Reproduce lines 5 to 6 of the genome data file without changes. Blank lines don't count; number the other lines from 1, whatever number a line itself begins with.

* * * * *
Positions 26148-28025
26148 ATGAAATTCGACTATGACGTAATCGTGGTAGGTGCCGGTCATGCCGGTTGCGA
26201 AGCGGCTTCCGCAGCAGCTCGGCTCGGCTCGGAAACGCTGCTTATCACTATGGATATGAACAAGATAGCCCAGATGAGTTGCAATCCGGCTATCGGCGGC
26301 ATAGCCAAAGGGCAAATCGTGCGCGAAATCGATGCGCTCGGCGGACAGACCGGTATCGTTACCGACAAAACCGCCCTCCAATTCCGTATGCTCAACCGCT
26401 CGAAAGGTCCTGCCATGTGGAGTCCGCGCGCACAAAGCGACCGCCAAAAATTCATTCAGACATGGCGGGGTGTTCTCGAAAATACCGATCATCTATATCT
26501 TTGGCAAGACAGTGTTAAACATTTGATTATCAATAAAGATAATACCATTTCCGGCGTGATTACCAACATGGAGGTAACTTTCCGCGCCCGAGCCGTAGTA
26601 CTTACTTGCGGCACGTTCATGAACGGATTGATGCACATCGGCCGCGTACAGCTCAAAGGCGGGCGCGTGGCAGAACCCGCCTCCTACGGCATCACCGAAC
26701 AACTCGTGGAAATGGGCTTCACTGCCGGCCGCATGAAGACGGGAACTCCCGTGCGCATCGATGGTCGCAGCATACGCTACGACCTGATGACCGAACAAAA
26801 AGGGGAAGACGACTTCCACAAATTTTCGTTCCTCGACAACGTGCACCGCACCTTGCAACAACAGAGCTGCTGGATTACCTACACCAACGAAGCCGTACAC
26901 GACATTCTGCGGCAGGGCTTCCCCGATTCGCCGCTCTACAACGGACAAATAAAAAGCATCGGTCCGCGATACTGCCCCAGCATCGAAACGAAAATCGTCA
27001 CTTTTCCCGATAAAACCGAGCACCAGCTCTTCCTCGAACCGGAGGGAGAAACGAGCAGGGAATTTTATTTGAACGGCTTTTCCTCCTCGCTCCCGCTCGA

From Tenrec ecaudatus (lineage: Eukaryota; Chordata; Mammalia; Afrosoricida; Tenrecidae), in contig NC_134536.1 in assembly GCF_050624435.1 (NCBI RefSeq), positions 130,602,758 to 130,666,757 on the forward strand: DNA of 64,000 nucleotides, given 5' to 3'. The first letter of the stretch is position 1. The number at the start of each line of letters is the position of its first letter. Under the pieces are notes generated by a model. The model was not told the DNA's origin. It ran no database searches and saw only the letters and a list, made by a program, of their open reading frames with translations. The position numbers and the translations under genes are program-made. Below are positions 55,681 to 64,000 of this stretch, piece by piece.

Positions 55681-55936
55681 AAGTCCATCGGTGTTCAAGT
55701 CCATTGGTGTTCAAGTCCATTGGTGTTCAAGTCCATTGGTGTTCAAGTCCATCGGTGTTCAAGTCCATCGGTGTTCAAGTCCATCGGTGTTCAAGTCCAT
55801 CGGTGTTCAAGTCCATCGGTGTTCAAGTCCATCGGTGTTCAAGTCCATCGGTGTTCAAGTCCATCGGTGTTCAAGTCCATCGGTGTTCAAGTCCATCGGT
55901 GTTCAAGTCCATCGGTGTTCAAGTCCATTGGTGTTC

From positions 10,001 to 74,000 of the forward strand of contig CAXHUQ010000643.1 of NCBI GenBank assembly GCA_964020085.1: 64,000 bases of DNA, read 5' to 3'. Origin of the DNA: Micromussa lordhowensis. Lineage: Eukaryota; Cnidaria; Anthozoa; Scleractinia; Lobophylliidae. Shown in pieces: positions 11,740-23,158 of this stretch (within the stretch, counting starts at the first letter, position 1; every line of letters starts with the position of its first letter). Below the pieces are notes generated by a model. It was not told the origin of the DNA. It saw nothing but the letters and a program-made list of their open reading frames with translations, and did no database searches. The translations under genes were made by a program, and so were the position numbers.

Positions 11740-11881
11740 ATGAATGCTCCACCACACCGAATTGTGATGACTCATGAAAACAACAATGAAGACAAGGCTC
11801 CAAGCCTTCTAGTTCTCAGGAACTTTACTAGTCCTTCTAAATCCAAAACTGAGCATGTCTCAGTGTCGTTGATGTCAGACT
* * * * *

26401 CGAAAGGTCCTGCCATGTGGAGTCCGCGCGCACAAAGCGACCGCCAAAAATTCATTCAGACATGGCGGGGTGTTCTCGAAAATACCGATCATCTATATCT
26501 TTGGCAAGACAGTGTTAAACATTTGATTATCAATAAAGATAATACCATTTCCGGCGTGATTACCAACATGGAGGTAACTTTCCGCGCCCGAGCCGTAGTA